A pair of interacting galaxies might be experiencing the galactic equivalent of a mid-life crisis. For some reason, the pair, called Arp 82, didn’t make their stars early on as is typical of most galaxies. Instead, they got a second wind later in life — about 2 billion years ago — and started pumping out waves of new stars as if they were young again.
The new observations are from NASA’s Galaxy Evolution Explorer, NASA’s Spitzer Space Telescope and the Southeastern Association for Research in Astronomy Observatory at Kitt Peak, Arizona.
Arp 82 is an interacting pair of galaxies with a strong bridge and a long tail. NGC 2535 is the big galaxy and NGC 2536 is its smaller companion. The disk of the main galaxy looks like an eye, with a bright “pupil” in the center and oval-shaped “eyelids.” Dramatic “beads on a string” features are visible as chains of evenly spaced star-formation complexes along the eyelids. These are presumably the result of large-scale gaseous shocks from a grazing encounter. The colors of this galaxy indicate that the observed stars are young to intermediate in age, around 2 million to 2 billion years old, much less than the age of the universe (13.7 billion years).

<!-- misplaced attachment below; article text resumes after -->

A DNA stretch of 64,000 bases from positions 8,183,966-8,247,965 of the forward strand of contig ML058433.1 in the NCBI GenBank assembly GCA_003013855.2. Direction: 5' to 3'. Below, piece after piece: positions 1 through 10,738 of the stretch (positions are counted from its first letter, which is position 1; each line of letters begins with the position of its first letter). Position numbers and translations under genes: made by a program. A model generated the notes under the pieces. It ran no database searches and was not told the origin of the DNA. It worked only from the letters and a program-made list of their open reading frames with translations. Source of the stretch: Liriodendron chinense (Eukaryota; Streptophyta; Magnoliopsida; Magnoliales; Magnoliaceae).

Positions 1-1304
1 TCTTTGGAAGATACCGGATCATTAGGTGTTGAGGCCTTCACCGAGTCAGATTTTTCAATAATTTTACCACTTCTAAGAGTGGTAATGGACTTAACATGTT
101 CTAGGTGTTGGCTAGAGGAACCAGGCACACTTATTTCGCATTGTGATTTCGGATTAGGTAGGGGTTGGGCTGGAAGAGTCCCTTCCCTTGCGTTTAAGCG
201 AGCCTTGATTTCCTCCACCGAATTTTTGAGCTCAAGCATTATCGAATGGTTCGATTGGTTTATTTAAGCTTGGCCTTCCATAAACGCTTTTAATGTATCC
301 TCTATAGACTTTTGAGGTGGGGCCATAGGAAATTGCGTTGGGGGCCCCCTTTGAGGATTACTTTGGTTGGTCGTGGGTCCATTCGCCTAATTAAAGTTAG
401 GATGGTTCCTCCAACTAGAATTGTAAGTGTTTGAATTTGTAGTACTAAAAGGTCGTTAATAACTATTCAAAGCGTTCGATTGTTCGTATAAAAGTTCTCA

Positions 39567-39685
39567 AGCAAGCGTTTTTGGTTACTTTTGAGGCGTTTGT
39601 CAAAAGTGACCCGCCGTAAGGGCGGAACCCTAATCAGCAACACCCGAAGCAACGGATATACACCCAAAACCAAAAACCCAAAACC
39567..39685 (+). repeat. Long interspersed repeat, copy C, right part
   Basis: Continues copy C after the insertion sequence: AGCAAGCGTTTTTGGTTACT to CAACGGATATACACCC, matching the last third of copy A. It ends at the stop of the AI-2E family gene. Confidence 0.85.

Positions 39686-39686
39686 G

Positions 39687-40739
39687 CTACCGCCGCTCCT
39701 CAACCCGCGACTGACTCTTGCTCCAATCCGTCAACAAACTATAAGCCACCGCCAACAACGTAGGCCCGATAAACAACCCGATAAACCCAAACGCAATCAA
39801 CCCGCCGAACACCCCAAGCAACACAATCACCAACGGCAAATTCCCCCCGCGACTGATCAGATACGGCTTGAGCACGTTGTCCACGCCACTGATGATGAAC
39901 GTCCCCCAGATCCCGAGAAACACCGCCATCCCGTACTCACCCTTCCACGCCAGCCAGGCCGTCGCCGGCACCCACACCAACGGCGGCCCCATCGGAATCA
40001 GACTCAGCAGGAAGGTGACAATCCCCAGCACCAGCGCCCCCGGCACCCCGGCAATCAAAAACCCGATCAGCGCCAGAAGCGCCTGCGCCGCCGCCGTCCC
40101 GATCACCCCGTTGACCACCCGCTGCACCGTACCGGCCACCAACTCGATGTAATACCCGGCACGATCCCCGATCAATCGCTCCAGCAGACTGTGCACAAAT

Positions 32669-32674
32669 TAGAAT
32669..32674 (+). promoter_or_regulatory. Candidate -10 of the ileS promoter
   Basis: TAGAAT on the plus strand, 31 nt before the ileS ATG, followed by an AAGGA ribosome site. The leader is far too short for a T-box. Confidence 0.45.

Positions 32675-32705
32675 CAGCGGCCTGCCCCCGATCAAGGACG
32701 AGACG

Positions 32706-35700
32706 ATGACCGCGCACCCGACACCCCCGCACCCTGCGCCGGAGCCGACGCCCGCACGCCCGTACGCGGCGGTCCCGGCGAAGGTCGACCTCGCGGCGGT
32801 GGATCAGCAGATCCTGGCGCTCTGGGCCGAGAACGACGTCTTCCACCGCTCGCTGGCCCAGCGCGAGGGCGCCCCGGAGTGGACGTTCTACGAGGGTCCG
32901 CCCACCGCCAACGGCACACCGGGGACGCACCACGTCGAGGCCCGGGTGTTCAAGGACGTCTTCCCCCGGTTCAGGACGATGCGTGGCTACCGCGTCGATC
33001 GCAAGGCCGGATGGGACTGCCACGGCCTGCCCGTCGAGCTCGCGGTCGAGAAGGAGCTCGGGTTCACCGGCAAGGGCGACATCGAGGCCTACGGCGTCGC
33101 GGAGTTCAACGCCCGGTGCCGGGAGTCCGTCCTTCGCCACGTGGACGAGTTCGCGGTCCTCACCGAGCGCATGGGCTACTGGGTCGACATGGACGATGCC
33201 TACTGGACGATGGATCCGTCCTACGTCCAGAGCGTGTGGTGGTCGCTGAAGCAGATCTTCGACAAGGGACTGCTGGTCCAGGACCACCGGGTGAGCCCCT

The pair first burst with new star formation about 2 billion years ago after swinging by each other. A second close passage more recently resulted in yet another batch of star formation.
But why didn’t Arp 82 form many stars earlier, like most galaxies of that mass range? Scientifically, it is an oddball and provides a relatively nearby lab for studying the age of intermediate-mass galaxies.
In more popular terms, think of this as an example of arrested development. For some reason, it took a kick-in-the-pants to get the stars forming recently, whereas most other galaxies of that mass range formed their stars much earlier (between 4 and 8 billion years ago).
A journal article with a detailed analysis of these data has been accepted by the Astronomical Journal . This research has been sponsored by NASA.